(b. 1825, Inverness, d. 1871, Cannes)
Scottish sculptor, active in England. Son of a stone mason, the talented Alexander Munro was noticed by his father's wealthy employer, the Duchess of Sutherland, and brought to London in 1848 to study sculpture under Charles Barry. He exhibited at the Royal Academy from 1849-70, and in the Great Exhibition of 1851. Munro became a specialist in portrait sculpture, and in statues of children. He was close to the Pre-Raphaelites.
His works in London include the fountains in Berkeley Square and by Hyde Park Corner (Boy and Dolphin). In Birmingham is a statue of James Watt (1866) and, in the Museum, The Sleeping Child, one of his Great Exhibition works. In Oxford there is a medallion of Millais at the Ashmolean, and apparently architectural statuary on the University Museum.
Munro is one of five sculptors whose work can be considered to represent Pre-Raphaelitism in sculpture. He produced work in accord with the ideas of early Pre-Raphaelitism: like Thomas Woolner, the one sculptor who was a member of the actual Brotherhood, he made medallion portraits, of a formal purism that harks back to Italian Early Renaissance medals. In addition, his Paolo and Francesca depicts two intense-looking sharp-featured lovers from Dante - lovers who had particular importance in Rossetti's imagination and whom he depicted in one of his most famous early works.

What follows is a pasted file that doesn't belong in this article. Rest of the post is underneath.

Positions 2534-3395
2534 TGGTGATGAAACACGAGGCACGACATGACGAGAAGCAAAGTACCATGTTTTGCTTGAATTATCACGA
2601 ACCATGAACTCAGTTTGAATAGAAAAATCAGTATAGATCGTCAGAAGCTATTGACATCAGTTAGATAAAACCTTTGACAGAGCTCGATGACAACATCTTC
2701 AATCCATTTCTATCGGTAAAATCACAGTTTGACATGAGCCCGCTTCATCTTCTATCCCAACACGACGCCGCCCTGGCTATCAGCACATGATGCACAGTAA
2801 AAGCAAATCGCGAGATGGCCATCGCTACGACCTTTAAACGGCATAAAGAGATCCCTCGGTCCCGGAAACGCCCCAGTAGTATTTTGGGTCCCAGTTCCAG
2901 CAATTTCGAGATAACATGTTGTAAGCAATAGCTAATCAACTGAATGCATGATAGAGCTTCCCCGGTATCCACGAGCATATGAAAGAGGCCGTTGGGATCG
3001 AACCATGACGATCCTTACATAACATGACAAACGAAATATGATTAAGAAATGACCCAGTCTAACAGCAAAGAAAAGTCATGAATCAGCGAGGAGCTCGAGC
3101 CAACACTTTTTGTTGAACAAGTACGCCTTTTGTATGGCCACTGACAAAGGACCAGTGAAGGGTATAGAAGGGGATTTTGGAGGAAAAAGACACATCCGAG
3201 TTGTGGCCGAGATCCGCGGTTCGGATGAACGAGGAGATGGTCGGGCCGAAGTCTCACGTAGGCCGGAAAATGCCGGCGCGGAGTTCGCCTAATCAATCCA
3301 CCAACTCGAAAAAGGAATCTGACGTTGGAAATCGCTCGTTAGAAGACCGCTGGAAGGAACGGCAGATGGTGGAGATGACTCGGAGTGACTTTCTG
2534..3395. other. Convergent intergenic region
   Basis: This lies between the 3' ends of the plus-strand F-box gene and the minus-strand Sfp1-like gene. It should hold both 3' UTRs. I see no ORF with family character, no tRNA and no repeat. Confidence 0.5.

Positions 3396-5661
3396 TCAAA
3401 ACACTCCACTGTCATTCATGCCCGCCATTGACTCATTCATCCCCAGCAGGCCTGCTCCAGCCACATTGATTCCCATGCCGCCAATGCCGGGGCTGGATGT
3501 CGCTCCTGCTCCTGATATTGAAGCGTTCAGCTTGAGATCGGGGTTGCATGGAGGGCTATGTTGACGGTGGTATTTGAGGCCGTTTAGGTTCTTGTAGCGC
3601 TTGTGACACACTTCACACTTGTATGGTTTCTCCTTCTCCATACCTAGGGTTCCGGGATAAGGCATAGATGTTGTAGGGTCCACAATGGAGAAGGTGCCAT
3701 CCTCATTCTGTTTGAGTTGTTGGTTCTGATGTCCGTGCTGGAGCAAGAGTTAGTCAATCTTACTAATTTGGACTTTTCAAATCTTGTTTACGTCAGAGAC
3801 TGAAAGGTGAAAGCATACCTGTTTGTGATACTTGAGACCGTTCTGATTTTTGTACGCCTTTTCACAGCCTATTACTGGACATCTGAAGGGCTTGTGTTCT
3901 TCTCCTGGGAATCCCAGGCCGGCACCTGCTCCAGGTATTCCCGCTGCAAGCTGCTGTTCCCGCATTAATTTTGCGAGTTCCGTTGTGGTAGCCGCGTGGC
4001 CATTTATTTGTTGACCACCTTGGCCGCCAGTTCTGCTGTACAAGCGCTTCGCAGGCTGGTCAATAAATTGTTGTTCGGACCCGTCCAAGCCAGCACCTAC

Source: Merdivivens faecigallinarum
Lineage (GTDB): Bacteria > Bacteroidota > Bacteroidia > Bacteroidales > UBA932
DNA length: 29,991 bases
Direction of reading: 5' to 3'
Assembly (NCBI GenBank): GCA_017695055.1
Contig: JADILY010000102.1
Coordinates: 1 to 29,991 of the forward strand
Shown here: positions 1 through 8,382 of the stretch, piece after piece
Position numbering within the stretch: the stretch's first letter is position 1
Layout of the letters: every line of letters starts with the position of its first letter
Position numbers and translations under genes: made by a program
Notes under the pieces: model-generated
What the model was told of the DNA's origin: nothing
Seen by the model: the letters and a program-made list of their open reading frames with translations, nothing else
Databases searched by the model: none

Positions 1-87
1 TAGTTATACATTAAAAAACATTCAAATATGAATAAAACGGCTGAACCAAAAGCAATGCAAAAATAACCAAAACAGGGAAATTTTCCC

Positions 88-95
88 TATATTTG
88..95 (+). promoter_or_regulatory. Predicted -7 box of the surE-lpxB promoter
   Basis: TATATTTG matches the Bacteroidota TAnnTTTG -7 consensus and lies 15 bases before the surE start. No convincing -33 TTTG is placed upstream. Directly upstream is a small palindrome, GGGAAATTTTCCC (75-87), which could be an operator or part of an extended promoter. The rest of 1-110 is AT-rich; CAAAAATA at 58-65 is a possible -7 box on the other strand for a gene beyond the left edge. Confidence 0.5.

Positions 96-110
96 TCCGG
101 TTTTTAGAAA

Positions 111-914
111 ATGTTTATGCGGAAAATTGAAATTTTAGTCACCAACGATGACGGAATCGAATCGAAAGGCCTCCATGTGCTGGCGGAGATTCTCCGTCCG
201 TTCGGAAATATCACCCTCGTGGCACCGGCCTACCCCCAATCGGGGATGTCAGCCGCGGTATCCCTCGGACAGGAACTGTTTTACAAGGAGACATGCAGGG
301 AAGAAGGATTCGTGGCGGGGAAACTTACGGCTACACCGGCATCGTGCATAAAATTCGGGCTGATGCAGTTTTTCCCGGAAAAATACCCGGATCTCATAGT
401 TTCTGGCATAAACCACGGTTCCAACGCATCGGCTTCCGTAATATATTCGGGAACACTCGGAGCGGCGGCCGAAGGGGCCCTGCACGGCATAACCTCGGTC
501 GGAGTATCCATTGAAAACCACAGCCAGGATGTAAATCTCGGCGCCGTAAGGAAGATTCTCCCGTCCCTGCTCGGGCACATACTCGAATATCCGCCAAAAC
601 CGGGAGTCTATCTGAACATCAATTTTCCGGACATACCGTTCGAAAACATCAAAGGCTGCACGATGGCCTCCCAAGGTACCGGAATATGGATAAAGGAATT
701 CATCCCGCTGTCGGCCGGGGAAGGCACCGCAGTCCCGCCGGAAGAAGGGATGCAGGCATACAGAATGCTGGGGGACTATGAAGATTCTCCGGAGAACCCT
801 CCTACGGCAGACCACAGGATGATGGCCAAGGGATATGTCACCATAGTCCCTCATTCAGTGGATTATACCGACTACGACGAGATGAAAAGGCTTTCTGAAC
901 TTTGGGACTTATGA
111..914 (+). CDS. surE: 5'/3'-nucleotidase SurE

Munro's later portrait busts have a formal simplicity and purism that relates to the theory of Pre-Raphaelitism, taking as models works of art from periods before a more developed maturity has pushed out that breath of juvenile springtime. Munro follows the hard-edge realism of Hunt and early Millais, and in a few works employs Rossettian subjects. Like Hunt, he remained faithful to his early vision throughout his career.